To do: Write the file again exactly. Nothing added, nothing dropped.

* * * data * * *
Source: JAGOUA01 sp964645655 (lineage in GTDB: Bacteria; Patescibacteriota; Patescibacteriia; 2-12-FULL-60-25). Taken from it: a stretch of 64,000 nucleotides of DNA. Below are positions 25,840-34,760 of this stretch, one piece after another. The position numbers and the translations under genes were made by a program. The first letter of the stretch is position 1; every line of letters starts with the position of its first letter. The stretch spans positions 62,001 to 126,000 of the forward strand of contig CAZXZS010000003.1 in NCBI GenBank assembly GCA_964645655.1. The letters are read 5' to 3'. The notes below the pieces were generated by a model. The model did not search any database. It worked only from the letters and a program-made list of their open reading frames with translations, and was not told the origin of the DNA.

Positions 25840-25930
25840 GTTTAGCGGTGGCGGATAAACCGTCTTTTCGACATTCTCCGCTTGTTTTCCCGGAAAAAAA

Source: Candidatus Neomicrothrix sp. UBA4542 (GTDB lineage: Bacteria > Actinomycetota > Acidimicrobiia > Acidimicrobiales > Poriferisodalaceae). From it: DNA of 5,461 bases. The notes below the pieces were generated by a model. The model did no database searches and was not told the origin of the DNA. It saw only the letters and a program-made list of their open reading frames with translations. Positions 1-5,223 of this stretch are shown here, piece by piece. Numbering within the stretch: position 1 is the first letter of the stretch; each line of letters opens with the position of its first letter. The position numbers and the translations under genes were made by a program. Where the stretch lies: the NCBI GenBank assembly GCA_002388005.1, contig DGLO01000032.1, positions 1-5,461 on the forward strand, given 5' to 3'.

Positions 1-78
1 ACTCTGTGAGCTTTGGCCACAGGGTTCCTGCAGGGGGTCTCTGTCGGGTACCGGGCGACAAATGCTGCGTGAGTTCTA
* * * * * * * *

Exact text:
Source: JAGOUA01 sp964645655 (lineage in GTDB: Bacteria; Patescibacteriota; Patescibacteriia; 2-12-FULL-60-25). Taken from it: a stretch of 64,000 nucleotides of DNA. Below are positions 25,840-34,760 of this stretch, one piece after another. The position numbers and the translations under genes were made by a program. The first letter of the stretch is position 1; every line of letters starts with the position of its first letter. The stretch spans positions 62,001 to 126,000 of the forward strand of contig CAZXZS010000003.1 in NCBI GenBank assembly GCA_964645655.1. The letters are read 5' to 3'. The notes below the pieces were generated by a model. The model did not search any database. It worked only from the letters and a program-made list of their open reading frames with translations, and was not told the origin of the DNA.

Positions 25840-25930
25840 GTTTAGCGGTGGCGGATAAACCGTCTTTTCGACATTCTCCGCTTGTTTTCCCGGAAAAAAA

Source: Candidatus Neomicrothrix sp. UBA4542 (GTDB lineage: Bacteria > Actinomycetota > Acidimicrobiia > Acidimicrobiales > Poriferisodalaceae). From it: DNA of 5,461 bases. The notes below the pieces were generated by a model. The model did no database searches and was not told the origin of the DNA. It saw only the letters and a program-made list of their open reading frames with translations. Positions 1-5,223 of this stretch are shown here, piece by piece. Numbering within the stretch: position 1 is the first letter of the stretch; each line of letters opens with the position of its first letter. The position numbers and the translations under genes were made by a program. Where the stretch lies: the NCBI GenBank assembly GCA_002388005.1, contig DGLO01000032.1, positions 1-5,461 on the forward strand, given 5' to 3'.

Positions 1-78
1 ACTCTGTGAGCTTTGGCCACAGGGTTCCTGCAGGGGGTCTCTGTCGGGTACCGGGCGACAAATGCTGCGTGAGTTCTA